There isn't one. It's a How To Play screen (Manual button) that no one reads. I understand the just dive in approach to playing because I'm guilty of it too (although I will read quick explanations but definitely avoid games that make me trudge though a remedial class style tutorial). For Kitty Maestro it seems that it needed a tutorial, or that I made a game not easy to grasp. Or both.
Level/Art Design Process
Everything I said about the overall process being smooth didn't apply to the level design and corresponding art design that the level required. Here was my process:
choose next location you would expect to find in a large city
make a list of objects, buildings, animals, sounds with that location
draft a grid showing player, music notes, enemies, obstacles
construct grid in Unity
do art and sounds
test and iterate
repeat from the top for each location in Petropolis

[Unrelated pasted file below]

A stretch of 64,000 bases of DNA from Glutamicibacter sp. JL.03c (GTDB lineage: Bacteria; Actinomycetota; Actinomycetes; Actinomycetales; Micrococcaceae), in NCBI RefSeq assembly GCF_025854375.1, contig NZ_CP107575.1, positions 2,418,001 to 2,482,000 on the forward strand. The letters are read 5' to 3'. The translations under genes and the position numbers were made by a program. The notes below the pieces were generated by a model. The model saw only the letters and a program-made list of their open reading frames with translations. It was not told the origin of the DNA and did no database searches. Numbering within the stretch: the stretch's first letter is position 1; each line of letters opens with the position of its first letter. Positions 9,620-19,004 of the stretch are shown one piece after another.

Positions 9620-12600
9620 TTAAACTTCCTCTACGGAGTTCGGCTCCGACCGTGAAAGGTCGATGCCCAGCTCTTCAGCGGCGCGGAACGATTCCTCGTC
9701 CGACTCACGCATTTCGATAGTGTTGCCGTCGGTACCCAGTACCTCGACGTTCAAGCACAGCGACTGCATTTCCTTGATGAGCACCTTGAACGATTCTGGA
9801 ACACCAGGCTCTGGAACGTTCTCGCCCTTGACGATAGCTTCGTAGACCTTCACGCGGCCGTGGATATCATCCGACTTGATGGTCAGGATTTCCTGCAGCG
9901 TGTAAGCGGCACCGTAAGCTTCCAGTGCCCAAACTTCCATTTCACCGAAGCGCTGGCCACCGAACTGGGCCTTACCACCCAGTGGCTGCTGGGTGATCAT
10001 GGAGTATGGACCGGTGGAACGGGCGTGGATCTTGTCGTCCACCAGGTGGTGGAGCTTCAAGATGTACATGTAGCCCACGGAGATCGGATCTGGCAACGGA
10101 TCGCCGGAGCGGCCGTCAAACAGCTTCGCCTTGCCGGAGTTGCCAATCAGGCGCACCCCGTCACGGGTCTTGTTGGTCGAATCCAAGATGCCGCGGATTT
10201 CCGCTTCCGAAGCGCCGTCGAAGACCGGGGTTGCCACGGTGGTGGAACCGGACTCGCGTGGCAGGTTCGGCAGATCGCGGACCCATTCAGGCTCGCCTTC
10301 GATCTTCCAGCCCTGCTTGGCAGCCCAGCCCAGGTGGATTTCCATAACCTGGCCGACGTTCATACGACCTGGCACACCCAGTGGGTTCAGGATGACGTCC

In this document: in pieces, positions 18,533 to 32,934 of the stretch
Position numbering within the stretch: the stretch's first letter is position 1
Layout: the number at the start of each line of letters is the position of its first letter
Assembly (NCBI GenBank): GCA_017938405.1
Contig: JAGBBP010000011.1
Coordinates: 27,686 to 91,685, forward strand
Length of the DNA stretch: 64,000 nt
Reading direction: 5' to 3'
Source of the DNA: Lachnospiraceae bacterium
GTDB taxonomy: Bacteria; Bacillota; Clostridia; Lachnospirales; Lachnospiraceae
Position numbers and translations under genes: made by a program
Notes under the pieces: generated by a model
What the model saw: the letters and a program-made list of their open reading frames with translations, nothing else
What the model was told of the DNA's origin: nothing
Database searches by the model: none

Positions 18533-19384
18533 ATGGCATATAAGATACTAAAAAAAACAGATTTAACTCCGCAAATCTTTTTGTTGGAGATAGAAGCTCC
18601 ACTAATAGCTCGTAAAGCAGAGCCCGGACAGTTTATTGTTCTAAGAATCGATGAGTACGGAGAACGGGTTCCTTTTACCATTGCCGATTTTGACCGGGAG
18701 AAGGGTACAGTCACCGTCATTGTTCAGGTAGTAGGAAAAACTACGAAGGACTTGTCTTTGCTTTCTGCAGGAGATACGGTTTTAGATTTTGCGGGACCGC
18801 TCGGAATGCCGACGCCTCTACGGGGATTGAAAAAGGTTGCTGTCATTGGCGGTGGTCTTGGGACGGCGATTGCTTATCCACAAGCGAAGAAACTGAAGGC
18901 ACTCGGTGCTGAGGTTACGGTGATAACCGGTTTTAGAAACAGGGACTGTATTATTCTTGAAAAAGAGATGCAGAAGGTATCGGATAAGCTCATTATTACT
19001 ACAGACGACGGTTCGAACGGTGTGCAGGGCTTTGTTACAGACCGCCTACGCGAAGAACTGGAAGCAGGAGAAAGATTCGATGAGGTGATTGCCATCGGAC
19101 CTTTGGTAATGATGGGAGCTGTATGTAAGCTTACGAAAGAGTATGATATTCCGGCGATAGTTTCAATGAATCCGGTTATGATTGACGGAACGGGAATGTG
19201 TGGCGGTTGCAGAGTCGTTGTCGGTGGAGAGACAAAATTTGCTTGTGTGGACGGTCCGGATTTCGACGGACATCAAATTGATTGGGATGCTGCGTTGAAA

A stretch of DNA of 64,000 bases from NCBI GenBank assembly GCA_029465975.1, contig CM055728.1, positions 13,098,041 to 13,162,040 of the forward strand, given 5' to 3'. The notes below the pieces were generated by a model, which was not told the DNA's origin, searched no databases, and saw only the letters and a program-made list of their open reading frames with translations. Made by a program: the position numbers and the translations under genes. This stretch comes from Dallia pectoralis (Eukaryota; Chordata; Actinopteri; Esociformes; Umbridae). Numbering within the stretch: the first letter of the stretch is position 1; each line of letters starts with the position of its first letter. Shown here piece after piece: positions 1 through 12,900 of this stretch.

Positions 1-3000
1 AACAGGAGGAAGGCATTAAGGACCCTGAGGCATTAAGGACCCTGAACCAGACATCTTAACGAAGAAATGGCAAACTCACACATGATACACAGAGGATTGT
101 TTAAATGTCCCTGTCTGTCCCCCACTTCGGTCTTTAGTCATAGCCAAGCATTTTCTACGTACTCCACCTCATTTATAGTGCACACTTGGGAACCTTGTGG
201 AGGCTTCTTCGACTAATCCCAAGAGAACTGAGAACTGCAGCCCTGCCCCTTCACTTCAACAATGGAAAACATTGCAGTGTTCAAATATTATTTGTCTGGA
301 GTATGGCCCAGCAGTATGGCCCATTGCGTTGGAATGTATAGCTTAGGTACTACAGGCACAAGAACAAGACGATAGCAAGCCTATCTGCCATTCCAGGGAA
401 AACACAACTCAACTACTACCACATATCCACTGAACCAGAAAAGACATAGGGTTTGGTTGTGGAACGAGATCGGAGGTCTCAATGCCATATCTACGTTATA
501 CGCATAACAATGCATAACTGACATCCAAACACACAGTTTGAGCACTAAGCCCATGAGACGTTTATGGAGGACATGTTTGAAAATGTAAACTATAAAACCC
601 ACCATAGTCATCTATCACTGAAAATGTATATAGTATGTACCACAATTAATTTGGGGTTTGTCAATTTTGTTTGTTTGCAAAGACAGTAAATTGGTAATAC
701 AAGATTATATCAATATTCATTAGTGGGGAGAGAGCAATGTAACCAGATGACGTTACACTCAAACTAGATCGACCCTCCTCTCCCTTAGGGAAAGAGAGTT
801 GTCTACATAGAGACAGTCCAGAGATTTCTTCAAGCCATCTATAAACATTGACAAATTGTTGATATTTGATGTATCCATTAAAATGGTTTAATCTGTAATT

Sound easy right?
This was hard, frustrating, awkward, with lots of mental blocks. Just as soon as I thought I had a flow with a one or two levels it come to a screeching halt. Lessons from one level couldn't really be carried forward to another unless I wanted to repeat myself. In the worst ways it felt like I was literally designing 55 Game & Watch games and I was naive... I found out too late that this type of level design is one of the hardest. Thanks Oliver :-) Knowing I have to "find the level" is very different to actually finding it. Damn damn damn damn damn.
Perhaps a custom tool would have helped. But I couldn't see how since the process wasn't inefficient or breaking me out of a creative flow. The problem was the tough nature of designing 55 such levels and doing it day after day after day...